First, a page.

A Muslim declaration of independence

Article publié dans le "Providence Journal", vendredi 25 Novembre 2005
(disponible à http://www.projo.com/opinion/contributors/content/projo_20051125_25mus.177be02b.html).

Le contexte: durant la même rencontre organisée par l'Ambassade des Etats-Unis à Bruxelles (voir article précédent), j'ai eu l'occasion de rencontrer Salam al-Marayati, du Muslim Public Affairs Council (http://www.mpac.org/), une organisation très intéressante qui se définit comme une "agence de service public travaillant pour les droits civils des musulmans américains, pour l'intégration de l'Islam au sein du pluralisme américain, et pour une relation positive et constructive entre les musulmans américains et leurs représentants. [...] MPAC a travaillé avec diligence pour promouvoir une communauté musulmane américaine vivante et pour enrichir la société américaine au travers de l'exemplification des valeurs islamiques de Miséricorde, de Justice, de Paix, de Dignité humaine, de Liberté et d'Egalité pour tous". Partageant manifestement nombre d'aspirations, Salam et moi avons pris l'initiative d'un communiqué "punchy" montrant que les musulmans, quel que soit leur point de départ, font maintenant partie intégrante des sociétés occidentales et qu'au même titre que tous les autres citoyens, ils ont les mêmes devoirs et bénéficient des mêmes droits. Ni plus, ni moins. Tout un programme.

AS TWO MUSLIMS of European and American background, we have just attended a conference on U.S.-Belgian Muslim dialogue as a means of raising the level of civic engagement among our respective Muslim communities. The conference was engineered by the U.S. ambassador to Belgium, Tom Korologos, and sponsored by non-governmental organizations in Belgium.
The discussions, which took place among people who were not diplomats or state officials, were centered on the fortification of the Western Muslim identity. By understanding our different experiences, we gained appreciation of the commonality of purpose of our two communities. It is time to establish and strengthen the Western roots of Muslim communities, as opposed to living off the respiration of transplanted roots from "back home."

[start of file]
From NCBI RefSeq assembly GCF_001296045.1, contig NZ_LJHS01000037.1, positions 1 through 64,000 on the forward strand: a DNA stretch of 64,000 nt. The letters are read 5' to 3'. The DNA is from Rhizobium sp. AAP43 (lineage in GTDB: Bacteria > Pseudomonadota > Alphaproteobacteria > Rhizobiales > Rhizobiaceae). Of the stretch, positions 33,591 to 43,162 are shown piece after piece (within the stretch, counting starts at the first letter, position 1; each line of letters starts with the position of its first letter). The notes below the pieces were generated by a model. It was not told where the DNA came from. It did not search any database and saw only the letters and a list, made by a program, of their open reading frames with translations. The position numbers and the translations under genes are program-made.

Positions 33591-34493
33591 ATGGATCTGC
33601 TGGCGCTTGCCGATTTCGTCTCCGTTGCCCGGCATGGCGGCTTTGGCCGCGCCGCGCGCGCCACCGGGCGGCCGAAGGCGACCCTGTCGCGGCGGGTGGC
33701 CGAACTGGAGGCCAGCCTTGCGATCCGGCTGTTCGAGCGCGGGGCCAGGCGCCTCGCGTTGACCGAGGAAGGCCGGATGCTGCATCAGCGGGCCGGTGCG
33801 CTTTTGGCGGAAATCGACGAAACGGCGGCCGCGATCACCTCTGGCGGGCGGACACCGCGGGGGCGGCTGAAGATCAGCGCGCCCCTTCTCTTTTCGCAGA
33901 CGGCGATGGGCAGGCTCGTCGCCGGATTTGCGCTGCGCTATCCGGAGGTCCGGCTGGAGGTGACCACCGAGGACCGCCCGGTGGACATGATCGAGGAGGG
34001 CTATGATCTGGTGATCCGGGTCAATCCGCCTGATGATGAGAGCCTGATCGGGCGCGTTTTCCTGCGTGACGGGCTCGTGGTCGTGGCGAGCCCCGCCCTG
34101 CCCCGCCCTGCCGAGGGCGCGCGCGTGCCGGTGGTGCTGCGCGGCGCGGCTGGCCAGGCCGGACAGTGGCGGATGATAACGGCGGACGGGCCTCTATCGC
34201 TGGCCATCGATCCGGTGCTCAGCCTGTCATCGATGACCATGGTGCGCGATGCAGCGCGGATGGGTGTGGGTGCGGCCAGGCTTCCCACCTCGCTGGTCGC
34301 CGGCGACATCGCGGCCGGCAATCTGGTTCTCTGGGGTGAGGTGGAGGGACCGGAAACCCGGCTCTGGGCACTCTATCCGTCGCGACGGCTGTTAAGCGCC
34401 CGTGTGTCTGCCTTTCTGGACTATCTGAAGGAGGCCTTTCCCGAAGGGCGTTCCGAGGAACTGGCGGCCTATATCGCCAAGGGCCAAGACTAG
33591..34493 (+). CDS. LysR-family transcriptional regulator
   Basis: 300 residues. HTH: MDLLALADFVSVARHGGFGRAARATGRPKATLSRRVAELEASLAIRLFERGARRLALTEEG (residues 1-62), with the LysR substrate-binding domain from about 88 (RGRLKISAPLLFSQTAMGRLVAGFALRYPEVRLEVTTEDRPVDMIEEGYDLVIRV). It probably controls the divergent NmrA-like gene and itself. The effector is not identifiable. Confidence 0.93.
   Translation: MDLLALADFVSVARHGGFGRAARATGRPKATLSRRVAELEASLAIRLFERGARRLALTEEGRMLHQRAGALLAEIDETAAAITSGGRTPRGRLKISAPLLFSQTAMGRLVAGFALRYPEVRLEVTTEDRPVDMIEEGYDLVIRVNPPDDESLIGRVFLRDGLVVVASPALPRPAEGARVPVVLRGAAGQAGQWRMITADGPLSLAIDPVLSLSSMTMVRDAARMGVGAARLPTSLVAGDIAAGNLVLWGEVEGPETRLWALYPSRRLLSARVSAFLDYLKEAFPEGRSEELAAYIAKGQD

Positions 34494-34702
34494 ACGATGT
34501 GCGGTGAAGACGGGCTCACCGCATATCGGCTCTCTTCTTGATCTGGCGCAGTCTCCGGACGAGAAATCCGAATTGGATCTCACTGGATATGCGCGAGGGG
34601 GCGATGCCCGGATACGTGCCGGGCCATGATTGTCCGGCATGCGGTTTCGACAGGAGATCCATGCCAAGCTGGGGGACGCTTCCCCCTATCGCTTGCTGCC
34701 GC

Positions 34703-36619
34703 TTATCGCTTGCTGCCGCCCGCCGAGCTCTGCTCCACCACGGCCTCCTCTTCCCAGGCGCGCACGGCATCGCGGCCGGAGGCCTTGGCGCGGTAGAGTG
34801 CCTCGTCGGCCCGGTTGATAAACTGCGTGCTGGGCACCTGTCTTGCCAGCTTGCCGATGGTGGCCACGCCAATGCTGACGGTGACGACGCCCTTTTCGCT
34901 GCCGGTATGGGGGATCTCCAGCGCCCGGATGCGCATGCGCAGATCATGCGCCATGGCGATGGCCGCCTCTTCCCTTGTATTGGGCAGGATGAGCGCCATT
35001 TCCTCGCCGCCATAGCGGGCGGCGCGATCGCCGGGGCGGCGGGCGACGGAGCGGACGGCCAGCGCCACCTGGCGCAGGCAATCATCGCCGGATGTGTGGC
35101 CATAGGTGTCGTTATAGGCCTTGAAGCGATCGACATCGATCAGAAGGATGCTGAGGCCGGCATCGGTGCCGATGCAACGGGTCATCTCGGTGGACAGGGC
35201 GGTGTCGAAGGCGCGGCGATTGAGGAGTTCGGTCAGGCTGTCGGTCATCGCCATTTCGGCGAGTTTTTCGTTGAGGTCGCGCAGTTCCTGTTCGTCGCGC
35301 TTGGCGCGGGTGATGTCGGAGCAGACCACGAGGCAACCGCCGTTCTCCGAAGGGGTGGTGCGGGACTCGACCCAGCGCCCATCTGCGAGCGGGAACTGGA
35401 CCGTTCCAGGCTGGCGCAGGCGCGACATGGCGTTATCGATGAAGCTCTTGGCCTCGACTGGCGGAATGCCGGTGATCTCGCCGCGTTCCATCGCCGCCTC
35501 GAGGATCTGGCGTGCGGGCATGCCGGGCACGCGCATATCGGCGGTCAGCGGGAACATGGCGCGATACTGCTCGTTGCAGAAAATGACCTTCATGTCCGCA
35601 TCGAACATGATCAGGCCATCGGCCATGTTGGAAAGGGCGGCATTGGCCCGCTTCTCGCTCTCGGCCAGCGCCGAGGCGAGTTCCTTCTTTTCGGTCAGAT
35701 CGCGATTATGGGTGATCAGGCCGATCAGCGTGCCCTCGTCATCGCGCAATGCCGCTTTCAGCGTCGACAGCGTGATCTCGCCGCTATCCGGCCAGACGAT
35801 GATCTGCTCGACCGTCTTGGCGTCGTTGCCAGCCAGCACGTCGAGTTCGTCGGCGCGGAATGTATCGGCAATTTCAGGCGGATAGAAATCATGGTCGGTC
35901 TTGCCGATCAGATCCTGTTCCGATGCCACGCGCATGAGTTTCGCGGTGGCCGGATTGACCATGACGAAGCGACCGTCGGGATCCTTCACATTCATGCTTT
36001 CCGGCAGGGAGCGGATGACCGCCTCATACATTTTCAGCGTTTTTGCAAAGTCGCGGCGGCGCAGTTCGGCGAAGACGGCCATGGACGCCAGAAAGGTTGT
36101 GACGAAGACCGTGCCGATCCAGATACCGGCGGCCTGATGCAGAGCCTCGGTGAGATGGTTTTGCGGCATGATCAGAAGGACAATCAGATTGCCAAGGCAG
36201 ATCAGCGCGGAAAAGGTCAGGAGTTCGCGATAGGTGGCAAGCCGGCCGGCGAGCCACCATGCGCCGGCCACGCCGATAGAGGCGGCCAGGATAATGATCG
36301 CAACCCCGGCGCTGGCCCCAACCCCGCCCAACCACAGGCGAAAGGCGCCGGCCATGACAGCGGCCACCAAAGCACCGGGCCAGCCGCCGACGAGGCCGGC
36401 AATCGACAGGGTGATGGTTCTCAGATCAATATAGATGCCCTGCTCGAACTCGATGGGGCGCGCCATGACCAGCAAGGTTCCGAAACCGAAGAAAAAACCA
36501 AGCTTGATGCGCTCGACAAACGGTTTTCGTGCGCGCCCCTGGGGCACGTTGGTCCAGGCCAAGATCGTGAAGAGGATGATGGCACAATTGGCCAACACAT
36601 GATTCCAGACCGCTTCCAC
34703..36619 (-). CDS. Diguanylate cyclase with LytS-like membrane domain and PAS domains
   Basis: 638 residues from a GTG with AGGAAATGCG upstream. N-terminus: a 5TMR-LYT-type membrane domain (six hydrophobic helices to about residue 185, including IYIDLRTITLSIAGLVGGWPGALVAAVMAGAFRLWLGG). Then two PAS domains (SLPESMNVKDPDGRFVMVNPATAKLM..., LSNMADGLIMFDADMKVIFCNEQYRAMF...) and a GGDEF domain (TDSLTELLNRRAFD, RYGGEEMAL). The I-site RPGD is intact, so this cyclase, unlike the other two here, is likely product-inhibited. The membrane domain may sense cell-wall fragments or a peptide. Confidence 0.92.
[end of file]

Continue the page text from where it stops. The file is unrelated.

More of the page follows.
This -- Brussels, Los Angeles, New York, Paris, London -- is home. We shed our cultural baggage while maintaining our Islamic values. We embrace our European and American cultures, while committing ourselves to serving our national and global Muslim communities. And we aim to examine our respective roles in order to raise the status of Muslims in the West -- as a way to answer perennial questions about isolation, extremism, women's rights, human rights, democracy and attitudes toward other faiths.

As Muslims have integrated into Western societies, it is time to shift from speaking from the margins to speaking from the mainstream. We know that there are groups and political forces whose aim is to keep us excluded from the Western mainstream, but we also know that there are more people of goodwill, who want to see our acceptance in society.

We reject the labels of "alien" or "foreigner" in our Western nations. Some of us were born in the West and became Muslim, and some of us were born Muslim and came to the West. Whatever our origin, we have arrived at our destination. We reject those who want to eject Islam from the United States or Europe; and we aim for our rightful place in society, through education and example.

It is a matter of raising the consciousness of our fellow Muslims to accept our new beginning in the West, and it is a matter of raising the consciousness of others that our acceptance in Western societies is in the West's best interests.

Our goal is to gain not religious converts but political converts to the "party" of the human family. We do not presume to have the answers, nor do we believe we are the answer or the only answer. But we are the opportunity for America and Europe to begin looking toward a brighter future. Without the civic participation of our Muslim communities, there are no solutions -- just a dark chapter following the dark pages of the past.

Our ability to shed light on the aspirations and frustrations of Muslim communities is a tool to be utilized by our governments, even if it is occasionally exploited.

While there is much talk of public diplomacy to the Muslim world, there is a growing realization that positive image building -- of the United States in particular and the West in general -- cannot take place without the involvement of the Muslim communities. There must be a parallel track of grassroots diplomacy (Muslims in Western countries in dialogue with Muslims of other countries) and government diplomacy (Western governments in dialogue with Muslim governments).

It was decided during the two-day conference to follow up with concrete steps, including an exchange of best practices in the areas of youth empowerment, combating domestic violence, and developing Islamic literacy among the Muslim masses.

This event was a moment for fostering the theology of inclusion and opposing the theology of exclusion. The multifaceted approach will help in a number of ways: It will end the notion that Muslims are persecuted in the West and take a point of exploitation away from extremists. It will give a legitimate voice to the mainstream Muslim community. And it will counter extremism fomented by alienation resulting from economic deprivation, social isolation and political exclusion.

We feel that we completed a historic journey on this short trip -- one that is as yet only leaving the dock in a global search for reconciliation among faiths, among peoples and among cultures.

Michael Privot is vice president of the Forum of European Muslim Youth and Student Organizations, in Brussels. Salam Al-Marayati is executive director of the Muslim Public Affairs Council, in Washington.

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